The Superior Council of Magistracy decided to notify the Judicial Inspection to probe into Romanian PM Victor Ponta’s statements regarding the judiciary made during a TV show Monday night. CSM fears the premier’s assertions might affect the independence of justice.
PM Ponta was invited at Romania TV on Monday night. Questioned on Liviu Dragnea’s sentence in the referendum file, the prime minister said he is not allowed to talk about judiciary. Yet, he ironically commented after that there is one power at present, “and the rest of us, Government, Parliament, Presidency, we are doing our best.” Ponta went on saying: “Did you see what the two judges from the Court of Appeal got for acquitting Mrs. Rarinca (the woman who allegedly blackmailed the Supreme Court’s president Livia Stanciu)? They forged them transcripts (…) You can imagine the judges who ruled in Dragnea’s case, if somehow they acquitted him, I guess they have already been arrested by now. They gave only a sentence of one year with suspension, as it was not only us in the impeachment action, but also the National Liberal Party,” PM Ponta stated.
He also tackled Dan Sova’s case (the social democrat senator investigated for corruption, in whose case the Senate denied the immunity lifting procedure that would allow his prosecution and pre-trial detention). “It’s about one thing here, a man, named Sova, who asks to be judged. Nobody can understand why the prosecutors want him arrested. They could prosecute Sova this evening, but they don’t want that, they want to break china,” PM Ponta said.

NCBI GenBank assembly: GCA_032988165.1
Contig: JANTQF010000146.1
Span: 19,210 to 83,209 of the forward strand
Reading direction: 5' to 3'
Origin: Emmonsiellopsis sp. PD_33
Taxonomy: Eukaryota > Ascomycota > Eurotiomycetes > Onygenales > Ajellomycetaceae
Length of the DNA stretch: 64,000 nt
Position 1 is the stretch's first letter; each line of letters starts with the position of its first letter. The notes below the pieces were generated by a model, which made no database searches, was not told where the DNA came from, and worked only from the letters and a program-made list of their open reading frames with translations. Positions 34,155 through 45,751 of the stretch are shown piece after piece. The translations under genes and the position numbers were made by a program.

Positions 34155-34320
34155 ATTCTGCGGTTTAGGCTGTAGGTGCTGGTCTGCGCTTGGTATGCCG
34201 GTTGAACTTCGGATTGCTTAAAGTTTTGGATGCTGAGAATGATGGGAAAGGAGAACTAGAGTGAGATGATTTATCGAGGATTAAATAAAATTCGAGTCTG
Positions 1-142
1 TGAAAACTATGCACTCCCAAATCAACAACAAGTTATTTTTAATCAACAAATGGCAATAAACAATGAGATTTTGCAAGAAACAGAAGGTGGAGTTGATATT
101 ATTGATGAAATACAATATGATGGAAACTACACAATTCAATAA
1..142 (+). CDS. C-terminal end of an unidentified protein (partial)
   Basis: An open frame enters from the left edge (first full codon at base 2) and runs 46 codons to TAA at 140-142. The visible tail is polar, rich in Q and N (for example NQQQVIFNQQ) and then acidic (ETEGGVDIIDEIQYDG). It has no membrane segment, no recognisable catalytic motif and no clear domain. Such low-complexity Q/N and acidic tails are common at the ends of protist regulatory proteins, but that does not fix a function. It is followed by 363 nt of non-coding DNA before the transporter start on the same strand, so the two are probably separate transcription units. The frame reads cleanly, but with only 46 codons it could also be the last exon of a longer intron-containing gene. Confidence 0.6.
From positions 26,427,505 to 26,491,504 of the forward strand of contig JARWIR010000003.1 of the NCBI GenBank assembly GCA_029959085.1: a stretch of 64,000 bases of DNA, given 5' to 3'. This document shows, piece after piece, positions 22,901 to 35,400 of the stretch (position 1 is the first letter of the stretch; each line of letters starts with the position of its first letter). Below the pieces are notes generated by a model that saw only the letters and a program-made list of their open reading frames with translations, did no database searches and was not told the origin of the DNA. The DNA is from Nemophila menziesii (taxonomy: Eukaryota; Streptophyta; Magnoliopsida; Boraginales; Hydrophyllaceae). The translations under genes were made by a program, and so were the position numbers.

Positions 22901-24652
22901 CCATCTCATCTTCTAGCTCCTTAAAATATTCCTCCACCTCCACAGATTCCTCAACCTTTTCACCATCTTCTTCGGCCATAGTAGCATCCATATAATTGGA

Following his statements, a CSM member, judge Alexandru Serban asked for the Judicial Inspection’s notification. After CSM adopted the judge’s opinion and officially notified the inspection, PM Ponta made one more comment this time on Facebook: “Judge Serban from CSM is upset and reclaims me for commenting the ruling in Dragnea case! Mr. judge, your colleague in CSM Danilet repeatedly commented on Mariana Rarinca’s case on TV! Obviously, you acted the goat! So, to understand better – who is your friend and colleague (meaning acting inside the “system”) is allowed to do that, the others of us aren’t.”
Justice minister Robert Cazanciuc also retorted in this row, suggesting politicians to be more reticent when talking about justice. “There have been a lot of public statements about judiciary lately. Analysts, magistrates, politicians, everybody is talking about justice. This definitely won’t always help the dialogue among institutions. I have constantly appealed especially to politicians to be reticent when they are talking about judiciary. On the other hand, it’s very difficult to ask for this discretion when, for instance, a CSM member is slamming the other state powers- the Parliament, the Government- by saying they are issuing too many emergency ordinances,” Cazancius replied.